Three weeks? You mean three days? In between the time Whitney wrote this and publication, it broke for the first time, about 4 months after purchasing. That quirky ignition has finally gone out. So now Whitney definitely gets to learn how to work on a car since it will no longer start.

[Update just prior to publication: We fixed the door handle. It was a broken $2 clip. We also swapped out the ignition ourselves. It cost $53 and some time–good family activity. We even got the $5 FOB we bought to work after that, so hopefully the alarm issue is also solved. Still below $1,000 too, but I think it may need a battery soon.]

Q. How long do you think it will last? How will you know when it dies? What will you do then?

Whitney:

I’m hoping it lasts quite a while, (I’m already slightly attached) and I wouldn’t be surprised if it lasts quite a while due to the new transmission and clutch that was installed not long before we bought it. We’re planning on painting it purple, which is my sister’s favorite color, so she’s hoping it lasts long enough for her to drive, but I’m not sure it’ll last THAT long. 

Jim:

It’s a disposable car. I’m not going to throw it away for an ignition we can do ourselves with a Youtube video, but I’m certainly not going to put $1,000 into it. If those two want to paint the car, they better hurry. If it lasts a year, I’ll feel like I got my money’s worth out of it. I’ll be ecstatic if Maren (# 2) gets to learn to drive in it, too. When it dies, we will buy another one. How fun is it to get a new car every 6-12 months?

Q. I understand that you’re not the only one driving it around.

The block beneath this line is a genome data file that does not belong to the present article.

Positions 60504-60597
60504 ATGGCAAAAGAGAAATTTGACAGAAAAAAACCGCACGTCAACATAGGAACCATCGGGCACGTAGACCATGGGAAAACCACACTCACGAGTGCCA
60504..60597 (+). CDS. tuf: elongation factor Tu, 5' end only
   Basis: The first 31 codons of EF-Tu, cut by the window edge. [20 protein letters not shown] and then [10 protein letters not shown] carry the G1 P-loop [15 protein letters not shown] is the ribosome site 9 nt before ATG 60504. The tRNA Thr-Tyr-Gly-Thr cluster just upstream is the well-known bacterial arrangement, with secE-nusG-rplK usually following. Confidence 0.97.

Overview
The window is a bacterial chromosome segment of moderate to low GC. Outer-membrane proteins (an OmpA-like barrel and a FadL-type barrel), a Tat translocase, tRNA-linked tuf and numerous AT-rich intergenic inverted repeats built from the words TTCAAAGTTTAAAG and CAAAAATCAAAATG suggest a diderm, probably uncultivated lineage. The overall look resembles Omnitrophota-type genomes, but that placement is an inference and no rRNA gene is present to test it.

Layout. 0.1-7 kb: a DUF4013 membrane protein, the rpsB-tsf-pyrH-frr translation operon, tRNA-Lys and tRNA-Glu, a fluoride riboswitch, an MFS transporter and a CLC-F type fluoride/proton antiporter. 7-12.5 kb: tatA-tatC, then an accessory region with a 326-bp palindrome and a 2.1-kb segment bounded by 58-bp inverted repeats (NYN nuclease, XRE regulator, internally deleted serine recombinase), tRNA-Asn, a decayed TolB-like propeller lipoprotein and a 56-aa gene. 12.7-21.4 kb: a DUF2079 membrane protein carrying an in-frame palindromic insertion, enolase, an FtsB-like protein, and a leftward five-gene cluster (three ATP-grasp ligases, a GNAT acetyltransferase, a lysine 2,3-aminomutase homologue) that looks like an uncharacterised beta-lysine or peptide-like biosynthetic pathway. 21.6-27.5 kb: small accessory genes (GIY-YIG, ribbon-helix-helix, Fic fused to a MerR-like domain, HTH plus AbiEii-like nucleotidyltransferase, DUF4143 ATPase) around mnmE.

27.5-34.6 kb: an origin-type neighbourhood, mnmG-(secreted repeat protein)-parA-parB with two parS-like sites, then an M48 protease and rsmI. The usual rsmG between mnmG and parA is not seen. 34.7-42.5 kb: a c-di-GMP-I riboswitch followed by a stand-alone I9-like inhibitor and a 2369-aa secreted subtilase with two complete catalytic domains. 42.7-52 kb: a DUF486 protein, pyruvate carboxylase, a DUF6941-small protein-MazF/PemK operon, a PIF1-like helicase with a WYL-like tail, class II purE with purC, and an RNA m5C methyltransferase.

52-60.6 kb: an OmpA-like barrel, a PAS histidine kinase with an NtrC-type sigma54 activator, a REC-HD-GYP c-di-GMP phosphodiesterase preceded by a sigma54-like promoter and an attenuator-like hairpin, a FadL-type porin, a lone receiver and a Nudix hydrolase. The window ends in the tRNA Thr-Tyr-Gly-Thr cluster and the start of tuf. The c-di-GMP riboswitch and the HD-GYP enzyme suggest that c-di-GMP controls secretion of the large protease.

Whitney:

Half the time my car isn’t even home anymore! My mom uses it to drive carpool, and my dad just zips around on his way to work. They say it’s because it gets such good gas mileage, but I’m convinced it’s because they just think it’s fun to drive and they don’t care if it gets a little ding or two. Even my littlest sister likes driving in it because she can get in by herself because it isn’t as tall.

Jim:

It’s actually been really convenient to have a third car around when one goes into the shop or someone comes to visit. Katie and I both drive it occasionally, especially when we’re running Whitney around. I really don’t care if my 2005 Sequoia with just as many miles as this Altima gets a ding either.

Q. What lessons did you learn from the buying process?

Whitney:

After inquiring about multiple cars, and going to see three different ones, I’ve learned the important questions to ask. For example, “any known mechanical issues?” may not cover the fact that the A/C is totally busted for somebody, as we learned from the second car we looked at. Just like, “Has marijuana (which is illegal in Utah) been smoked in it before?” Which we learned from the first car we looked at.

Q. How are your driving lessons going?